When we decided to pit a clubman driver against a pro, it was surprisingly difficult to get a professional driver to take part. We asked BTCC drivers, past F1 drivers, instructors and various others to participate and in the end we had just a handful willing to commit, which is a shame as you would expect every driver to be keen to prove their worth on track. Fortunately, Clucas was up for the challenge. Most will know him around the paddock as one of the most approachable men in the sport. At MSD, we’ve had the pleasure of seeing Clucas instruct numerous drivers over the years, many of which have gone on to achieve championship wins in motorsport. He’s always keen to show his speed in a variety of cars, and you can immediately see he’s smooth on the steering and late on the brakes, and his lap times are consistent and quick – a perfect combination for our unique experiment.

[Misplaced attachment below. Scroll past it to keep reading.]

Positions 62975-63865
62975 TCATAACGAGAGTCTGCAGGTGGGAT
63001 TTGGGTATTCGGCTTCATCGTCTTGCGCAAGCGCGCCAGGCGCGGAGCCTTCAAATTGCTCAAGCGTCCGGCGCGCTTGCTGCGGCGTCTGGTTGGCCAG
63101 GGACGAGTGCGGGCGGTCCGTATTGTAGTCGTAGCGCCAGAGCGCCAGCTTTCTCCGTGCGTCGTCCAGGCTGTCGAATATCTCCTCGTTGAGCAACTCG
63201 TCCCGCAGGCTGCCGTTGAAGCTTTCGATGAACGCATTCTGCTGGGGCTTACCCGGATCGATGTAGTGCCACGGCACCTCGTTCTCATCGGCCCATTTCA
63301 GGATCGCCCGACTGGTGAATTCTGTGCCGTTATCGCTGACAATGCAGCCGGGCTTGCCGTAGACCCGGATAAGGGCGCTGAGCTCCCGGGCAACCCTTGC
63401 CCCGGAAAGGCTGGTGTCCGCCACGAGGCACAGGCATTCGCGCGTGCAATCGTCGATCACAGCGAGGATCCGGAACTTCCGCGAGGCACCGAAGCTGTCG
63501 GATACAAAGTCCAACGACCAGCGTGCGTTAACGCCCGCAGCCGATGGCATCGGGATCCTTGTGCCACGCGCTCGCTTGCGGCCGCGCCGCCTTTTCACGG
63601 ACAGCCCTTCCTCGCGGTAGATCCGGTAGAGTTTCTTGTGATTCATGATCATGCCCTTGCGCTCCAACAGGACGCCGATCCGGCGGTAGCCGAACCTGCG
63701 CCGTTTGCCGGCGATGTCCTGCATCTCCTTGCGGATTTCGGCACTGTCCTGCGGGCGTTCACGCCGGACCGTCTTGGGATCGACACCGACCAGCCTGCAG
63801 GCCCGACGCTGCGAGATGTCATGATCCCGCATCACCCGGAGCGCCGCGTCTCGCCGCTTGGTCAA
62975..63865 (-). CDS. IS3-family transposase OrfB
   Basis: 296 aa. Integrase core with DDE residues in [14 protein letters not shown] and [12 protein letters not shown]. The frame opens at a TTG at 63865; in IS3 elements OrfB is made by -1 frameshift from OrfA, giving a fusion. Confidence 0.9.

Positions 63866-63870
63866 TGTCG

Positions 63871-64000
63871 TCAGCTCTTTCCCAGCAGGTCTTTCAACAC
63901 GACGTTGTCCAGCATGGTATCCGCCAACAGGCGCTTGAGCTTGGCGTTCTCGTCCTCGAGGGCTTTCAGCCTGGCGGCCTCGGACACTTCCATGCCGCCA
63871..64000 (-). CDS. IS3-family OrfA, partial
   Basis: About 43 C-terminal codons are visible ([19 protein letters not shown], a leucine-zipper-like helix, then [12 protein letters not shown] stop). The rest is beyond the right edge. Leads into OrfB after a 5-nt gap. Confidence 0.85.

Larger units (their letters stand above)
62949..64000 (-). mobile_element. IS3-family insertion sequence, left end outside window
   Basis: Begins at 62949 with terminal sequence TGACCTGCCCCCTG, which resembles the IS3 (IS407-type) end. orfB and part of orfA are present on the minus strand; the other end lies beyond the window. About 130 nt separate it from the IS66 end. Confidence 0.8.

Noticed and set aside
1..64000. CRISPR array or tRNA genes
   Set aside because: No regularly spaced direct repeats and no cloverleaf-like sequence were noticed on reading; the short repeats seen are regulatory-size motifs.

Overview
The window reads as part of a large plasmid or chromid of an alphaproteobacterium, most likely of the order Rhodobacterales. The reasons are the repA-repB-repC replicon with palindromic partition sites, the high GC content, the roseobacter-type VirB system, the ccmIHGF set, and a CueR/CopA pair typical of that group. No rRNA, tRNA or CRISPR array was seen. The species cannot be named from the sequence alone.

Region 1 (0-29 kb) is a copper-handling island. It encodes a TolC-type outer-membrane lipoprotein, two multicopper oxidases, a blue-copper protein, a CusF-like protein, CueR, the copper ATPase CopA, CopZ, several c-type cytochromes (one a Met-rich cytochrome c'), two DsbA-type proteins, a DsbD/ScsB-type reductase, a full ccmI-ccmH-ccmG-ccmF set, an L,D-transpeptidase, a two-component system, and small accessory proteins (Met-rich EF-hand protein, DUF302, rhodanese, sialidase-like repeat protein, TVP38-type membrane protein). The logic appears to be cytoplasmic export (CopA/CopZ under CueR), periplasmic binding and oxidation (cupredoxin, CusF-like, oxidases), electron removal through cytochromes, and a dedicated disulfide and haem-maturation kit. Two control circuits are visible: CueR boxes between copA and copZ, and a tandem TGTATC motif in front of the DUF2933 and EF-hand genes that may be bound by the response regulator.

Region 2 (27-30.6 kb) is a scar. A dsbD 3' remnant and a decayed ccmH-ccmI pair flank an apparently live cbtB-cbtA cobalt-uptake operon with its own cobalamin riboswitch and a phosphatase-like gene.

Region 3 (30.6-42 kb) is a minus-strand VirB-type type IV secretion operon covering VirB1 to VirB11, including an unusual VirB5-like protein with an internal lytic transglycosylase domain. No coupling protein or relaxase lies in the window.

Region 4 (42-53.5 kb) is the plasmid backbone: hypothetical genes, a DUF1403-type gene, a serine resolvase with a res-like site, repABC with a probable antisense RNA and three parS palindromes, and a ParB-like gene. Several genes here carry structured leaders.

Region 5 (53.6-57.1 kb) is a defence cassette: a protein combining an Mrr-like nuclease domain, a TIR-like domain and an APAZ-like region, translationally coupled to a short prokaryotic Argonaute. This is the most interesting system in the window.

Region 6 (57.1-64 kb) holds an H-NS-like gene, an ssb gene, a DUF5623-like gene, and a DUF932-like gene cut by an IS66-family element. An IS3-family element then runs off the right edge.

Getting to grips with the Zenos E10 S
Ahead of the contest, the Racelogic data logger was fitted to record the telemetry and data, so we could compare the drivers’ performances. At no point did we allow either driver access to this data, in order to ensure the test was as fair as possible. The trusty Racelogic VBOX HD data logger was faultless all day and despite it being a gloomy day, the camera was crystal clear. All of the footage is available on MotorsportDays.com.
Zenos kindly gave Billingsley, Clucas and MSD a tour of the car, which provides a fresh take on a track car, carrying some Lotus and Caterham heritage thanks to Zenos’ owners, Mark Edwards and Ansar Ali, who are familiar to many within this industry. The Zenos E10 S uses the popular Ford 2.0-litre EcoBoost turbocharged engine, which boasts an impressive 250bhp, can reach 60mph in less than four seconds, and is available from £29,995. The car itself is a real beauty, but it’s when you hear it thunder down the road that you can truly appreciate it at its best. The turbo on the car makes it sound like a jet and on the foggy, wet track it looked spectacular.